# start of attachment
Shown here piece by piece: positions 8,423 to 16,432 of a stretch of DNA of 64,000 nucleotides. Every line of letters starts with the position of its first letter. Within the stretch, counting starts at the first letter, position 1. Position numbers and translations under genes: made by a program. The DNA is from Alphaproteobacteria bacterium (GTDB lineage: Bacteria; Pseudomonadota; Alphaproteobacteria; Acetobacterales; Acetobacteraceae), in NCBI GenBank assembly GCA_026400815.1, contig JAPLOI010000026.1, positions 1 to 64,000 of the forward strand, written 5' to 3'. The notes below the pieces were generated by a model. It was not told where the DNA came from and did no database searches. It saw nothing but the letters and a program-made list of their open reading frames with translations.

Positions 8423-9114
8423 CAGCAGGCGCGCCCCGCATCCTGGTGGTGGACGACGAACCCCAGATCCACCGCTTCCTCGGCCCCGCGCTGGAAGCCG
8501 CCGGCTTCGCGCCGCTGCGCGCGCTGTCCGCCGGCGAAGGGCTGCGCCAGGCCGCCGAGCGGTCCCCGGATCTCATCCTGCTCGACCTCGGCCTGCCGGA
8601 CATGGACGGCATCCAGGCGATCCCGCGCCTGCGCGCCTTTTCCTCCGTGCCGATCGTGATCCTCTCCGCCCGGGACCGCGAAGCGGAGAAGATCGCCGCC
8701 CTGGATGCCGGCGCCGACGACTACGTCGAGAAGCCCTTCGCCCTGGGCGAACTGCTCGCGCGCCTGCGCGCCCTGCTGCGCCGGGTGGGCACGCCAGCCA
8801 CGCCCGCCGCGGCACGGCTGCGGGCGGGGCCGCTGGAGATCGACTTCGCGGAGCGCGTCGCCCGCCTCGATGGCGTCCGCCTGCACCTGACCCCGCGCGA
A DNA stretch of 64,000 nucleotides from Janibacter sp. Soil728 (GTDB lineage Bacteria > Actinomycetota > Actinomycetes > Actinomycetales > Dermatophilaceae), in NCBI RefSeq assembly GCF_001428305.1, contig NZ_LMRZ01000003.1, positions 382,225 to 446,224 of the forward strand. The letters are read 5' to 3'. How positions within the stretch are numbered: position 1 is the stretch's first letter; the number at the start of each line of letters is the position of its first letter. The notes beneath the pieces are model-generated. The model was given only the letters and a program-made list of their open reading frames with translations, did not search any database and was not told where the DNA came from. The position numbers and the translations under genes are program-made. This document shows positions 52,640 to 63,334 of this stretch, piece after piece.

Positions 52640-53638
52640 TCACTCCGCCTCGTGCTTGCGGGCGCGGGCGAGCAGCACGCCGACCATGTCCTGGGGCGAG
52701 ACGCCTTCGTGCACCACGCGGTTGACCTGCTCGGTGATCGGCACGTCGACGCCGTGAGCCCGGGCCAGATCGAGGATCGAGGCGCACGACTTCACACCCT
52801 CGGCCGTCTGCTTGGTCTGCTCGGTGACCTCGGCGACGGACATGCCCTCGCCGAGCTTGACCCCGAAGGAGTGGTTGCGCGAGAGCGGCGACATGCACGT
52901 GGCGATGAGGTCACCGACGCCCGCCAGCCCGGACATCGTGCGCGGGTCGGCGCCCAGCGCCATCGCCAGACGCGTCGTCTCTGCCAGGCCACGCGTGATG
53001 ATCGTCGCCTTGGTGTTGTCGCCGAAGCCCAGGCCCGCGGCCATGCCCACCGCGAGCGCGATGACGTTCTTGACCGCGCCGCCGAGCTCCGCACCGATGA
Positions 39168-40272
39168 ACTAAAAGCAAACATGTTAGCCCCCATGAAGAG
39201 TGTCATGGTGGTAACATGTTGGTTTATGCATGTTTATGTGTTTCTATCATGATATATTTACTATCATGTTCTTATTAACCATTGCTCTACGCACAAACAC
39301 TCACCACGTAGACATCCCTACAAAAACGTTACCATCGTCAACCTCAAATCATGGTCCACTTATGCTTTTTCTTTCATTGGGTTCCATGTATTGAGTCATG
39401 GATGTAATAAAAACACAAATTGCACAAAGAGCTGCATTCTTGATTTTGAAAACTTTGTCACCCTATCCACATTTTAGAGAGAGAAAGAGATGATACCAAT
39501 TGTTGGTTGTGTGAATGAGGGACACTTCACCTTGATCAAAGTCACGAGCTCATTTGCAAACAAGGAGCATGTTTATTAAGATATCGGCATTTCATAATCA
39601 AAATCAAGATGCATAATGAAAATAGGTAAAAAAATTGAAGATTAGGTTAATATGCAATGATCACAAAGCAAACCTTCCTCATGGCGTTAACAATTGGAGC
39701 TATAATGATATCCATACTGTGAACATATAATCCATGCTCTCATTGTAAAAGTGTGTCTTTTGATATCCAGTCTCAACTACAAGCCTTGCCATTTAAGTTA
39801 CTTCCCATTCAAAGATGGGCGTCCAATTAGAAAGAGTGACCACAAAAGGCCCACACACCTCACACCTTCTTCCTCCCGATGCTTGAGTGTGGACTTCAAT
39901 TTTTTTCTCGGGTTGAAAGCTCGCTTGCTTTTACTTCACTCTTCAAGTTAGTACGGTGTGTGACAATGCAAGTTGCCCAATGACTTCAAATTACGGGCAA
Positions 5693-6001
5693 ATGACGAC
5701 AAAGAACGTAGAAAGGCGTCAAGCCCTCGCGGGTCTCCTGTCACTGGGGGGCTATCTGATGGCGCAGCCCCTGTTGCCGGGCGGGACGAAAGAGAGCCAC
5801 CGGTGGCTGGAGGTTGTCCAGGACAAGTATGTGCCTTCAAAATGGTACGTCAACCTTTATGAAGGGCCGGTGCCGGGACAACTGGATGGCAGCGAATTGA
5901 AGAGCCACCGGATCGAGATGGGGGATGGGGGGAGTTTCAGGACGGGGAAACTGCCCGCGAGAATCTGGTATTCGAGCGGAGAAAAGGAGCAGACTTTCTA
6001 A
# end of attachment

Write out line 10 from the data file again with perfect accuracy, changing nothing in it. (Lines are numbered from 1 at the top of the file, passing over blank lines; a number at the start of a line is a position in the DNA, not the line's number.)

52640 TCACTCCGCCTCGTGCTTGCGGGCGCGGGCGAGCAGCACGCCGACCATGTCCTGGGGCGAG